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Jayashree V.,Textile and Engineering Institute | Subbaraman S.,Textile and Engineering Institute
Melliand International | Year: 2011

The fabric defects such as warp break, double pick and localized microstructure defects; namely loose weft and thick place occurring in grey shirting fabrics woven on looms such as air-jet and rapier looms are becoming crucial for quality control. This paper discusses the application of DC suppressed Fourier power spectrum (DCSFPS) obtained from Fourier transform (FT) for the analysis of fabric images in terms of significant frequency contents and the periodicity of the woven fabric in order to identify the fabric faults. The analysis was carried out on real plain weave grey fabric of 3 different yarn counts by computing as many as 20 features from the marginals of DCSFPS which were used as inputs to the Neural Network (NN) implementing Levenberg-Marquardt Back-propagation algorithm (LMBP). The results of NN optimized with 20, 40 and 3 neurons in the input, hidden and output layer respectively for identification and classification of grey fabric defects are encouraging with NN converging in less than 20 iterations and giving classification accuracy of almost 100%. Source


Mhetre S.B.,Textile and Engineering Institute | Karadbhajne A.K.,Textile and Engineering Institute
Journal of the Textile Association | Year: 2012

The effect of weaves & weft counts on the thermal comfort and tactile properties of polyester viscose blended fabrics have been studied by measuring the low stress mechanical properties on Kawabata Evaluation System. The thermal comfort has been studied by measuring the air permeability, thermal insulation & moisture vapour transfer properties of fabrics. The tactile properties have been studied by measuring the fabric mechanical & surface properties such as tensile, shear, bending, compression, surface roughness, surface friction and handle. The study shows that, KOSHI (stiffness) values are higher for 2/1 twill woven fabrics, NUMERI (smoothness) and FUKURAMI (fullness & softness) values are higher for 2/2 twill & 5 end satin, thus giving higher Total Hand Value (THV). Plain woven fabrics gives lower KOSHI, NUMERI & FUKURAMI, thus lower THV. Irrespective of the weave, fabrics woven using finer yarns helped in improving the surface smoothness. The air resistance is more for twill and satin woven fabrics. The air permeability & moisture transport rate is more for plain woven fabrics. Thermal insulation values are higher for 2/2 twill woven fabrics. Source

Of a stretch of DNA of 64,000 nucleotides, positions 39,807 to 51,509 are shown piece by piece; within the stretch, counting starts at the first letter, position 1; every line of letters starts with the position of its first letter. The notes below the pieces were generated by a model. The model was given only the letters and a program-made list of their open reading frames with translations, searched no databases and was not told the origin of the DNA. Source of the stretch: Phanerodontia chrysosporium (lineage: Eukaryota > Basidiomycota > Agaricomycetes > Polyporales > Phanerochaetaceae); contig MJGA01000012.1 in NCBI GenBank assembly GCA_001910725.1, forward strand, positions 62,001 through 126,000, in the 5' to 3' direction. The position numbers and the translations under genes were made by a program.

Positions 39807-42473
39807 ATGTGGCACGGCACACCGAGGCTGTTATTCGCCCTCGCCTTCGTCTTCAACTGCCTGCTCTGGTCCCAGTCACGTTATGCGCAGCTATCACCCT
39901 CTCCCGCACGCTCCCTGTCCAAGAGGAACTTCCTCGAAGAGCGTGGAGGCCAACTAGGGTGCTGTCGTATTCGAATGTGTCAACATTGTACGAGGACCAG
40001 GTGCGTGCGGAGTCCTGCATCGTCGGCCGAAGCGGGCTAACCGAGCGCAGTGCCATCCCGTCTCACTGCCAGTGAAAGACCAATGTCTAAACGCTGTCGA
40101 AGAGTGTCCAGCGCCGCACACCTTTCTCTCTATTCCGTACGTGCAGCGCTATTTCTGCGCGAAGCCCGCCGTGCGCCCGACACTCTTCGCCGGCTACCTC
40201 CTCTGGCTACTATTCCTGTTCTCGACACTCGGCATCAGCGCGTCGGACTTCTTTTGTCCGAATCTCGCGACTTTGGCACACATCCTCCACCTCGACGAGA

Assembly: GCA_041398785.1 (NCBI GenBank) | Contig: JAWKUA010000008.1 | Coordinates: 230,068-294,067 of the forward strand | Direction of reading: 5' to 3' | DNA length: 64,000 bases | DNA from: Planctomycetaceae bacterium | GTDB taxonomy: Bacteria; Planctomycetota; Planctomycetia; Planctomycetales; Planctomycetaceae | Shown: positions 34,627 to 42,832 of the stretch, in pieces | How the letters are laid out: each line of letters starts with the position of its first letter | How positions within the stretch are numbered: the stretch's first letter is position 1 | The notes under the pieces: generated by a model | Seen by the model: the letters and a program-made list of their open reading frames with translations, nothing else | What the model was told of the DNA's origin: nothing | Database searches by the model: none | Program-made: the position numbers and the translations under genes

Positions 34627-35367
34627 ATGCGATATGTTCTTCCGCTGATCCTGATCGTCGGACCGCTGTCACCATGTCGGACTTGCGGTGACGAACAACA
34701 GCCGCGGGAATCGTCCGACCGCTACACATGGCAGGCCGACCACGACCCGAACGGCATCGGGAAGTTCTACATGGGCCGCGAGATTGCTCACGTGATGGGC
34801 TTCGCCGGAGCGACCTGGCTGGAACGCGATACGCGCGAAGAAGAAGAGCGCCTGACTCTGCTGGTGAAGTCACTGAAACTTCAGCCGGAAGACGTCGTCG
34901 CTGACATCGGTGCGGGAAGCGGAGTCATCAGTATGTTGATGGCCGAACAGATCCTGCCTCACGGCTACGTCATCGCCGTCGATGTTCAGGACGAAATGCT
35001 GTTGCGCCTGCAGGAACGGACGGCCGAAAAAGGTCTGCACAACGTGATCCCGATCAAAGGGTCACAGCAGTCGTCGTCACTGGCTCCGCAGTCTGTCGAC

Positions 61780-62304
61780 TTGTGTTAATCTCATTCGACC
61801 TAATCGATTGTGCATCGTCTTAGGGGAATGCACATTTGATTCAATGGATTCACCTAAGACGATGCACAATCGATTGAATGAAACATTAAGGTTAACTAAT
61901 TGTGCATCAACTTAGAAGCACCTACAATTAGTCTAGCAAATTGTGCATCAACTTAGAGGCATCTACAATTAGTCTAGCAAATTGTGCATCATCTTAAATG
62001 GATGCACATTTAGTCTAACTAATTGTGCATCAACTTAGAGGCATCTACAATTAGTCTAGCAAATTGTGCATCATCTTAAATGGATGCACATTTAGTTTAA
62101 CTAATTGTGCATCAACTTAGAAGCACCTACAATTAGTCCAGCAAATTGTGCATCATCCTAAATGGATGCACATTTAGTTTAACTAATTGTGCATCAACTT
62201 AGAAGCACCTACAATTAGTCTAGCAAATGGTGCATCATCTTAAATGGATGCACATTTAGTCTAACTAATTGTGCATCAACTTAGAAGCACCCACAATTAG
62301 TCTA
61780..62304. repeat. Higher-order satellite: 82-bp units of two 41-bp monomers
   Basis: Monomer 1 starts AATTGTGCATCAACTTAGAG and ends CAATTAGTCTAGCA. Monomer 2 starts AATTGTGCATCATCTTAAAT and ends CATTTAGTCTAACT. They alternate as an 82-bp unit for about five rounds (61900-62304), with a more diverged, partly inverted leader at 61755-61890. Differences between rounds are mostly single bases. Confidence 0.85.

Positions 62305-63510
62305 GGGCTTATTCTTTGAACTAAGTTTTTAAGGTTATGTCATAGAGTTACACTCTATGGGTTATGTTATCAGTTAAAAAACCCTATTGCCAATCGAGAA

Gotipamul R.L.,Textile and Engineering Institute | Dayama P.,Textile and Engineering Institute | Mohansundram M.S.,Textile and Engineering Institute | Mali A.,Textile and Engineering Institute | Sharma A.,Textile and Engineering Institute
Melliand International | Year: 2011

Fabric weave is expressed by weave factor and index of interlacement. The association between these factors was found to be r = 0.85, R2 = 0.72. The effect of these parameters on tensile, tearing and ballistic strength is also investigated. The tensile behavior of woven fabrics is known to be affected by its sett and construction. Hence, this work understands the dependence of the fabric weave and behavior of woven fabrics with reference to its strength. Experiments were conducted to study the effect of interlacing yarns, and their interlacement pattern on the, tensile, tearing and ballistic strength of fabric. A significant influence of the distribution of interlacement was also observed for all the twelve weaves. This experiment work showed that of these different weaves, plain weave has recorded the highest weave factor and Index of interlacement of the order of 1 in both the cases and the figuring structure indicated the lowest, proving that the type of weave affects the strength properties of the woven fabrics. The results are analyzed with the help of analysis of variance (Anova). Source

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